oApology (not recommended for most situations, shows you are wrong, they are right, and you will never be right again): “I’m really sorry that you are not happy with the product. It’s my fault entirely. We’ll do (whatever your resolution is) to get this taken care of. Again, I’m sorry.”
oEmpathy (the right approach): “I completely understand your displeasure with (product). I’d like to do what I can to assist you through this (complaint matter; descriptive, shows you were listening). First, let me make sure I have the information correctly (repeat issue, verify, thank them).” Move on to Resolution.
Seek Resolution: I feel it is important to first state a little “disclaimer” as to what you will do for your resolution: it is up to you. The most important thing to remember is that there must be resolution to your customer’s question, complaint, or concern, even if it is a temporary resolution. If you don’t have a way to resolve the issue, for good or for the short term, you might as well not even take the call, because you will lose that customer! This is where we step back to “Common Sense”: Would you remain a customer somewhere where they did all of the above and then said, “Well, I really can’t help you.”? What would you do? Hang up? Walk out? Demand a resolution regardless of what they just said?
**Personally; I’ve been through the latter just recently. Demanding a resolution worked for me; I refused to leave the building (a large appliance and electronics “Superstore”) until I had my refund and an explanation as to why they delivered a product that wasn’t even close to what I ordered. This once again shows “The Customer IS always right”! The sad thing is, because they didn’t help me, and I had to become a demanding and stand-offish customer (which I avoid at all costs); that company has lost my business forever. They tried to ”appease” me with a gift card, which I ripped in half in front of them. Why? Because if they can’t even try to resolve a problem right then and there, then why would I ever want to buy a product from them again? So they lost, I “won.” It doesn’t ever have to be that way!**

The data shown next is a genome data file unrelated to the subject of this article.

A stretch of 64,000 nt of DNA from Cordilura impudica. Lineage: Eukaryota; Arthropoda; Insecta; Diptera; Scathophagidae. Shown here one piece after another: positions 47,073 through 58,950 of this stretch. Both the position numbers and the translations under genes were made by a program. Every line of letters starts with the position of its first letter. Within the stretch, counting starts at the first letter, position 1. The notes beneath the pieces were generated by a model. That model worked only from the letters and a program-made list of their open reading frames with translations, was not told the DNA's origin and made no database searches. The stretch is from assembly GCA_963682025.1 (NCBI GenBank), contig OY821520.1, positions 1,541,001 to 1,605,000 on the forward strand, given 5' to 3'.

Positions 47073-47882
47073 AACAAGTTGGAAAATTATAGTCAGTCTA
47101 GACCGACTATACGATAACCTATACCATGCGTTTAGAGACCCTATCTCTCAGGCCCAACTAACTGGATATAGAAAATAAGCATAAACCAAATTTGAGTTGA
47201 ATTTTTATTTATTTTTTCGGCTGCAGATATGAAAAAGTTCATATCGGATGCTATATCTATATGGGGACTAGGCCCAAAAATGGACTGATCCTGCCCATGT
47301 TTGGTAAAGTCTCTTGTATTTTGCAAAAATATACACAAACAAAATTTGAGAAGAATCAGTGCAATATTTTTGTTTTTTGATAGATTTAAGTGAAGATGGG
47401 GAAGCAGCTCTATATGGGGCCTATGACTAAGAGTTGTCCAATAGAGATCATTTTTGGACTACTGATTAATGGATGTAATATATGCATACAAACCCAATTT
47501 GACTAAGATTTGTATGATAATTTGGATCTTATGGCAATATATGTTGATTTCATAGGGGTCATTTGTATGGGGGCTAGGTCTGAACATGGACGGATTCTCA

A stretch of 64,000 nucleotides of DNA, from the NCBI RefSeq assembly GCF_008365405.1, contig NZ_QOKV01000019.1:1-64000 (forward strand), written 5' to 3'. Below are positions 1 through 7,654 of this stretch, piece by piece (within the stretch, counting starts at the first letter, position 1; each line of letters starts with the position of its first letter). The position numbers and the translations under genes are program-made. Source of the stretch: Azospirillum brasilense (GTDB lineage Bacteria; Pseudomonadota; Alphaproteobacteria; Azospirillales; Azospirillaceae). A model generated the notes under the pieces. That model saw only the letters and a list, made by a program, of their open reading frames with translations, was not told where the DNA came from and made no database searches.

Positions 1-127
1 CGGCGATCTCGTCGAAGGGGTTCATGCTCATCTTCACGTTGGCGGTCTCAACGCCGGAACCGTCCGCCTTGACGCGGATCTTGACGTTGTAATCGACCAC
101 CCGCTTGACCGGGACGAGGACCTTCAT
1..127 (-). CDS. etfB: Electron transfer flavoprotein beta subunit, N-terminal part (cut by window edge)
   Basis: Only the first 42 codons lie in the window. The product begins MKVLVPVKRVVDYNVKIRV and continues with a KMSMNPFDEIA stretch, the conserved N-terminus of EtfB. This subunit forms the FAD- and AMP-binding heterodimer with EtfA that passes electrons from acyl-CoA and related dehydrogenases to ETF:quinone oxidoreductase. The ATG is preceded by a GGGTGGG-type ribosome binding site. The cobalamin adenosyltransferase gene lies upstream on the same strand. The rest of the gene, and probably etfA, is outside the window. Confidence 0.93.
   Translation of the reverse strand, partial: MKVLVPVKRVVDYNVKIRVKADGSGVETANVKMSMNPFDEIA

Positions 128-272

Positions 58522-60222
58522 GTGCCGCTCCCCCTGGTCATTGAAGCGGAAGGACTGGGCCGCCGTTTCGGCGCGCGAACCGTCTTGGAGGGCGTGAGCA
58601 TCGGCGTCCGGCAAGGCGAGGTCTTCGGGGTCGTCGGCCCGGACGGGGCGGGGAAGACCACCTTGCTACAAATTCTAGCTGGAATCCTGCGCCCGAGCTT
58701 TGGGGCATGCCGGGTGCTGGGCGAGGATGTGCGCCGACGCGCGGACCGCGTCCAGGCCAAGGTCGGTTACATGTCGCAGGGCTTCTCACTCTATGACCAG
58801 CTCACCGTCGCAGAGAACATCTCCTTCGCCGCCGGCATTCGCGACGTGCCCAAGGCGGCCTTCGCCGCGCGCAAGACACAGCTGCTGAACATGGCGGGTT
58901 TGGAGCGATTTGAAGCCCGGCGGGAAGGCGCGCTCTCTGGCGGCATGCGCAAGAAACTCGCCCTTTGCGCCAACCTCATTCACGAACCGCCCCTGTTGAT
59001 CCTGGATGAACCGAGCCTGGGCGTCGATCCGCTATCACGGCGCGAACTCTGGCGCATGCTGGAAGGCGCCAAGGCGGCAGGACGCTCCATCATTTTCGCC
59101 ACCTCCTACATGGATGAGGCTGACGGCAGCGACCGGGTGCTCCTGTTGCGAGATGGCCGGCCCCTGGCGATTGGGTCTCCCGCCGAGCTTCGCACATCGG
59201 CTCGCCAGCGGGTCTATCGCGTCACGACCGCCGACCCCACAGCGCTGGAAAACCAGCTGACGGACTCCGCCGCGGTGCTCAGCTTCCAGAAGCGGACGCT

Now you must show the customer that they are right; but so are you, so are your policies, and so is your plan of resolution…
You should have solid policies and procedures in place for your business to use as guidelines when it comes to resolutions.
If you are in a distributorship type of business, be sure to have all Policies and Procedures of the company memorized as much as possible and available at ALL times to be able to reference in case of a complaint.
Be open to ideas; don’t use guidelines that are too rigid. This however is a very careful balance. You need to be able to bend, but if you bend too far, every customer will know about it and try to get the same thing out of you that you give a particular customer to satisfy them.
Be ready while listening and repeating issues or asking leading questions to be able to have a rough idea of what resolution will be, so there is no awkward silence or long delay in communication between yourself and your customer (of course this depends a bit on method of contact, phone, e-mail, fax, or letter).
EXECUTE the Resolution. This can be painless for you and for the customer. Concisely state (with Empathy) the issue at hand and your proposed resolution to the customer. Do not say “Well, our policy says…,” as that puts the customer back on the offensive and you on the defensive and you don’t want to be there. Disaster will follow, and you will always lose. Give your proposed resolution not as an “Is this OK?” type of resolution, but “We can do this.”
If the customer continues to argue or disagrees with your resolution statement, then you can bring up policies or procedures that are in place (and the customer should have a copy to reference themselves). Be firm about adhering to your policies while expressing a desire to do everything possible to resolve the issue. Do not state anything in a defensive way. Try to practice stating or writing things in a way that shows you are actually “bending” for the customer while still holding true to the guidelines you have in place.